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Fame – Peacock Theatre, London

Book: Jose Fernandez

Lyrics: Jacques Levy

Music: Steve Margoshes

Director: Nick Winston

Reviewer: Scott Matthewman

These days we’ve become inured to successful movies being turned into stage plays and musicals, often keeping as close as possible to the source material in the hope of retaining the original’s audience.

Fame is slightly different. When it debuted on Broadway in 1988, none of the characters from either Alan Parker’s 1980 film or the phenomenally successful follow-up TV series remained. In their place were some facsimile archetypes that shared characteristics of beloved characters, but devoid of any residual emotional attachment.

What remains is the general structure: following a group of students at the ‘PA’, the New York High School of Performing Arts, over the course of four years from first audition to graduation.

What stymies any production of Fame is that the show attempts to tell so many stories over its running time that each ends up being superficial. From cross-class romances, to eating disorders, undiagnosed dyslexia and drug abuse, there are issues aplenty being put in the spotlight: but none ever really stays there long enough to work.

Nick Winston’s directing of Jose Fernandez’s book moments does not help in this regard. Despite onstage discussions about the need for reality in acting, all such moments are played out with elaborate overstatement, further reducing the efficacy of the issues-driven plotlines.

And while the songs (by Steve Margoshes and Jacques Levy) rarely rise to the level of those made famous by the film and TV series – when the iconic theme song bursts in, it feels like a high-energy intruder – Winston and his ensemble do succeed in bringing them to life as much as possible.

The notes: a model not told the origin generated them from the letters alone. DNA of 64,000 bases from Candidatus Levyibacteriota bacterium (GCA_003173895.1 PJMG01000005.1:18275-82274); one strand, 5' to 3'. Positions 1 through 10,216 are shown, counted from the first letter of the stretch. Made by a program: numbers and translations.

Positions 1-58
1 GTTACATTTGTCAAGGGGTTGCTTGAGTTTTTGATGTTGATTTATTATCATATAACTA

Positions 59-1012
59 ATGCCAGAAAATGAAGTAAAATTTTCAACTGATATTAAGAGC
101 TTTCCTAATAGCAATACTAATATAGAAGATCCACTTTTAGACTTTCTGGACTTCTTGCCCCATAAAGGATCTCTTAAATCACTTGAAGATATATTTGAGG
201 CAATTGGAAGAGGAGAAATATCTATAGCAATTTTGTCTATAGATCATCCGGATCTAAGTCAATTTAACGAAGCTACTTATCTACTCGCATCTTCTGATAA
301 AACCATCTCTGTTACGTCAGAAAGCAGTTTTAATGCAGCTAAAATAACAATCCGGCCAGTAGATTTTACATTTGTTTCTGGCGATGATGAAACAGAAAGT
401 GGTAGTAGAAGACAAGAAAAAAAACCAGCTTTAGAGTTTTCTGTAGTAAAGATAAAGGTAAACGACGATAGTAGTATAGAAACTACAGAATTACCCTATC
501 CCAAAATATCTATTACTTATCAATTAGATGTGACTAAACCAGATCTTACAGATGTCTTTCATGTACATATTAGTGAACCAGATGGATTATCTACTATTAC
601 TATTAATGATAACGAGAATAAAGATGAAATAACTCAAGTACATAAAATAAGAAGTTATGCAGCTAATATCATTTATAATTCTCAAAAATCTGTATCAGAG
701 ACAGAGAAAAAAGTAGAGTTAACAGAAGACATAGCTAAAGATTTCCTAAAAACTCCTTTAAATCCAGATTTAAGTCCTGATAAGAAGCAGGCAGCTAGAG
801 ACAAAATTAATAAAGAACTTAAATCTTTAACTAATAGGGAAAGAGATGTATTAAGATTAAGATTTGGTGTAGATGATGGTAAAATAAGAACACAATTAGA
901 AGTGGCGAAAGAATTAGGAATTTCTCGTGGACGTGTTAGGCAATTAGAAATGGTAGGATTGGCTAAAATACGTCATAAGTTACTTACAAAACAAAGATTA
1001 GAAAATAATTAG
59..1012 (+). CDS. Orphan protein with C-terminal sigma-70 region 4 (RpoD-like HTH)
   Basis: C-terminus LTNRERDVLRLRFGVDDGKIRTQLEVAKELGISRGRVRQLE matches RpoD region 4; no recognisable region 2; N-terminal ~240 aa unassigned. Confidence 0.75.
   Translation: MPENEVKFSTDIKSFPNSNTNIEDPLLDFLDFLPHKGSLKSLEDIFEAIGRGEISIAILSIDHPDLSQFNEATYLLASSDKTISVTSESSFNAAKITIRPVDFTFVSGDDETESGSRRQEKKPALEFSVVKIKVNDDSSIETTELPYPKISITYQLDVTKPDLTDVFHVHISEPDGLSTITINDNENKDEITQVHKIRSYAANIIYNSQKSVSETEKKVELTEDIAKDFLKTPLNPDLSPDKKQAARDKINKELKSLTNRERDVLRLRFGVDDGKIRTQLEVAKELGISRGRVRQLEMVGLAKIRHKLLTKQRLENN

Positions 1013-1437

Particularly impressive are Simon Anthony’s Schlomo and Stephanie Rojas as Carmen, the latter of whom gets the meatiest – if corniest – rags-to-riches-to-rags storyline. Despite the predictability of the plot, Rojas wrings so much out of her role that it increases one’s opinion of the whole ensemble, to a point where it’s clear they are of higher quality than the material.

Elsewhere, Jamal Kane Crawford and Jorgie Porter impress with their mismatched balletic styles. Indeed, Winston’s choreography, from featured roles to precise ensemble work, works well throughout, justifying this touring musical’s visit to Sadler’s Wells’ West End home.

But the standout moment goes to Mica Paris as English teacher Miss Sherman. While her spoken dialogue moments, like much of the rest of the script, are little more than one high school melodrama cliché after another, her performance of These Are My Children – a powerful hymn to the vocation of teaching – justifiably brings the house down.

That number is complemented perfectly by Morgan Large’s set, a backdrop of actors’ headshots that, together with Prema Mehta’s neon-infused lighting design, enhances the action taking place in front of it. Nods to the use of New York cabs – a sequence lifted from the original film and replicated in the original Broadway production – fare less well when they are reduced to toy cars on poles, which distract the eye and diminish the power of the musical’s closing number.

But despite small missteps like that, this production of Fame does its best to conquer the limitations of trying to tell multiple, dated stories, set over four years, and cramming them into two and a half hours of song and dance. It may not succeed in overcoming the play’s inherent flaws, but it does at least have fun trying.

Continues until 19 October 2019 | Image: Tristram Kenton

 

Book: Jose Fernandez Lyrics: Jacques Levy Music: Steve Margoshes Director: Nick Winston Reviewer: Scott Matthewman These days we’ve become inured to successful movies being turned into stage plays and musicals, often keeping as close as possible to the source material in the hope of retaining the original’s audience. Fame is slightly different. When it debuted on Broadway in 1988, none of the characters from either Alan Parker’s 1980 film or the phenomenally successful follow-up TV series remained. In their place were some facsimile archetypes that shared characteristics of beloved characters, but devoid of any residual emotional attachment. What remains is the…

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